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Eden, Noah Depicted in Ancient Greek Art
Article Editor: Christopher Laird Simmons
New Book Decodes Greek Myth/Art, Meaning of Parthenon Sculptures
ANNAPOLIS, MD - November 18, 2004 /Send2Press Newswire/ -- Those ancient Greek "myths" we learned about in school, it turns out, weren't myths at all, but rather the history of the human race told from the Greeks' unique religious standpoint. The Parthenon Code: Mankind's History in Marble, by Robert Bowie Johnson, Jr., newly-released from Solving Light Books, decodes Greek myth and deciphers the meaning of the sculptures of Athena's ancient temple, the Parthenon.
The author shows that Greek myth/art tells the same story as Genesis except from the standpoint that the serpent enlightened Adam and Eve in Eden rather than deluding them.
"In their vase-paintings and sculptures, ancient Greek artists take us back through Noah and the Flood to a woman, a serpent, and an apple tree in an ancient paradise," Mr. Johnson said. "Greek art portrays the myth, and Greek myth explains the art. Once you see the Genesis connection, Greek myth/art becomes easy to understand. The Greek artists meant for us to understand it," he added.
Six ancient vase depictions of the Greek version of Eden and five sculptures relating to Eden appear in the book.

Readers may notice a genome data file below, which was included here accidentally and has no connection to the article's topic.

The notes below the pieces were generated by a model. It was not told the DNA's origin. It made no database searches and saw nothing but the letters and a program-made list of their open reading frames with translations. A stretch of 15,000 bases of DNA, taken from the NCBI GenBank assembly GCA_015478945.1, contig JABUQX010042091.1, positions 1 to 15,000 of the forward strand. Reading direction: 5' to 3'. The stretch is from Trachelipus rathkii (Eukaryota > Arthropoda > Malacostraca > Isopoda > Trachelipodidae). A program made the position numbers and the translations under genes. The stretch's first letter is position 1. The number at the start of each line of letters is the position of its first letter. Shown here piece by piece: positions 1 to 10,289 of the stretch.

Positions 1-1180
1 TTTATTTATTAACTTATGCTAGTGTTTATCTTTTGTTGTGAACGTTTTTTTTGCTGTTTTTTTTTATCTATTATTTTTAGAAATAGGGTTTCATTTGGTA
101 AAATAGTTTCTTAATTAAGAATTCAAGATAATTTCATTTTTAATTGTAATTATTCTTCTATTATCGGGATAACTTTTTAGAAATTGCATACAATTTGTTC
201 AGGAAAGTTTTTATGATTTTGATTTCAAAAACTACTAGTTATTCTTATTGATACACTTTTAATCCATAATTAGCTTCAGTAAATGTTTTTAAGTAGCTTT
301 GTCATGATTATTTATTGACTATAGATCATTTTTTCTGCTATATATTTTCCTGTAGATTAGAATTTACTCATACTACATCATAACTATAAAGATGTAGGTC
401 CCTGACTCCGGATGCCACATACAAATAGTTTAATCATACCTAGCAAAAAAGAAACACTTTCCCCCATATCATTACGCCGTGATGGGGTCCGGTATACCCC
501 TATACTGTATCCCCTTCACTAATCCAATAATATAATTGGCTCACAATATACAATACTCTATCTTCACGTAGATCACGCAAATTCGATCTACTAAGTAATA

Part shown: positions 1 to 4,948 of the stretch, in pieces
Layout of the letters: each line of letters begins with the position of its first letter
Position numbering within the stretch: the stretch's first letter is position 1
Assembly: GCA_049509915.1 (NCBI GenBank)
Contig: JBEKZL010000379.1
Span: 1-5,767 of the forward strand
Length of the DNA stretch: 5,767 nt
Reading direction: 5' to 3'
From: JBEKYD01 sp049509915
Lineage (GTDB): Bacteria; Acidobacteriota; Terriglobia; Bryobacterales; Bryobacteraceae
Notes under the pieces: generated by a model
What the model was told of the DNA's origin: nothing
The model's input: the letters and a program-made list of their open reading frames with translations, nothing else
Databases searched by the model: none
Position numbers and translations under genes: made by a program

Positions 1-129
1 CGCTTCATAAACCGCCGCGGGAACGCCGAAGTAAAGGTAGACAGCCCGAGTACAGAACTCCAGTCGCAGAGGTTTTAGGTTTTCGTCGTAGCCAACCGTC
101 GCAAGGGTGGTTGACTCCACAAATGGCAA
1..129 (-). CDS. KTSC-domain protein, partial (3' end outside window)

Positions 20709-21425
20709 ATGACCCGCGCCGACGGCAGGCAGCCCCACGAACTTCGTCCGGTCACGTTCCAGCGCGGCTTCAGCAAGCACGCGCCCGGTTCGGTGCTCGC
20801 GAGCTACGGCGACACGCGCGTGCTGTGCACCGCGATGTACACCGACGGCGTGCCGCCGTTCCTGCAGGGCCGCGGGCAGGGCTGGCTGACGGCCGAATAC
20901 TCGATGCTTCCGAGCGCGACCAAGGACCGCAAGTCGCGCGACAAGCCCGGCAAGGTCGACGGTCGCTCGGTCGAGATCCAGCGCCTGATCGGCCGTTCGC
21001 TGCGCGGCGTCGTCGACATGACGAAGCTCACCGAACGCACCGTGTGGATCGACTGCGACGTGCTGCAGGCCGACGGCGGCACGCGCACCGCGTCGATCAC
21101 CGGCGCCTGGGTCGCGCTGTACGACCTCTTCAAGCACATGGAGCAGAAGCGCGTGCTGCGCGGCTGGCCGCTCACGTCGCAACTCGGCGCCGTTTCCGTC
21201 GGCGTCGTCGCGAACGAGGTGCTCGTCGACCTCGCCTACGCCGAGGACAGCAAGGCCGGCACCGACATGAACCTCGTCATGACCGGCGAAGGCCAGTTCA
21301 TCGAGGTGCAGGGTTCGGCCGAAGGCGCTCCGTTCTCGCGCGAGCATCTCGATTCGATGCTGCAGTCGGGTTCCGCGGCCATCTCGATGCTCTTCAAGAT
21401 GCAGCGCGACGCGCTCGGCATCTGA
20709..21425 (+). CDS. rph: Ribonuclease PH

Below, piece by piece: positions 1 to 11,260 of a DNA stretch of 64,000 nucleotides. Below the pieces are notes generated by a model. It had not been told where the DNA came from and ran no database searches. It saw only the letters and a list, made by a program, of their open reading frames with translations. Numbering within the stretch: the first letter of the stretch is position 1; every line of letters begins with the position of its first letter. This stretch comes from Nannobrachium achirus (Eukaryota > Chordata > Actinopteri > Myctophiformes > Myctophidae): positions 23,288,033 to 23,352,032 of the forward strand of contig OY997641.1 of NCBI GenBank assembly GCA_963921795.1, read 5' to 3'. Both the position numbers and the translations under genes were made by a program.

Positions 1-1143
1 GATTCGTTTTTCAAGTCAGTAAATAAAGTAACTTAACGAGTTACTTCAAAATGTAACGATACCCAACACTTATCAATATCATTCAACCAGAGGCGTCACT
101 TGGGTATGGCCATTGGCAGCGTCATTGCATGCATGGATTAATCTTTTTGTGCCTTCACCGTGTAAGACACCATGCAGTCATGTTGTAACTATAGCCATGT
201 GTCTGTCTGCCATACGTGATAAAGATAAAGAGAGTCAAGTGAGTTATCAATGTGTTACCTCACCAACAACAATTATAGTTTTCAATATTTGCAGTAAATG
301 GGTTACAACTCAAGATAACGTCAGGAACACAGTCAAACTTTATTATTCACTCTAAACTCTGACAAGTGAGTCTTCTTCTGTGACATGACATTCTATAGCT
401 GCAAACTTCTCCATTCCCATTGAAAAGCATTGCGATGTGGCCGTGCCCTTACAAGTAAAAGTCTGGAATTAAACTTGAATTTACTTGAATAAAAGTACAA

According to the author, an authentic ancient Greek artists' code, designed to clearly portray Greek religious history to the masses, first appeared in about 600 BC and reached its highest form with the sculptures of the Parthenon, the national symbol of Greece, completed in 432 BC.
The Parthenon Code reveals that the ancient Greeks rejected the Creator God of Noah in favor of "man as the measure of all things." Thus, Greek myth/art celebrated the re-emergence of the way of Kain (Cain) after the Flood, and the rebirth of the serpent-friendly Eve, whom the Greeks worshipped as Athena. The Greeks called Noah Nereus, the "Wet One," and dated the beginning of their contrary religious outlook from the latter years of his life, depicting the patriarch's image on many vases, seventeen of which appear in the book.
The Parthenon Code is available nationwide at Barnes and Noble Bookstores, Borders, and online at bn.com, amazon.com, and solvinglight.com Table of Contents, sample chapters, sculptures restored by computer, and other details: www.theparthenoncode.com
7x10 hardcover, 288 pp.
251 b/w illustrations, $29.95
Source of News:
Solving Light Books
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Zeus, Mythology, Athens, Archaeology, Anthropology, Homer, Iliad,
Acropolis, Hermes, Nike, Helios, Scripture, Marble, Herakles, Hercules, robert bowie johnson, jr.
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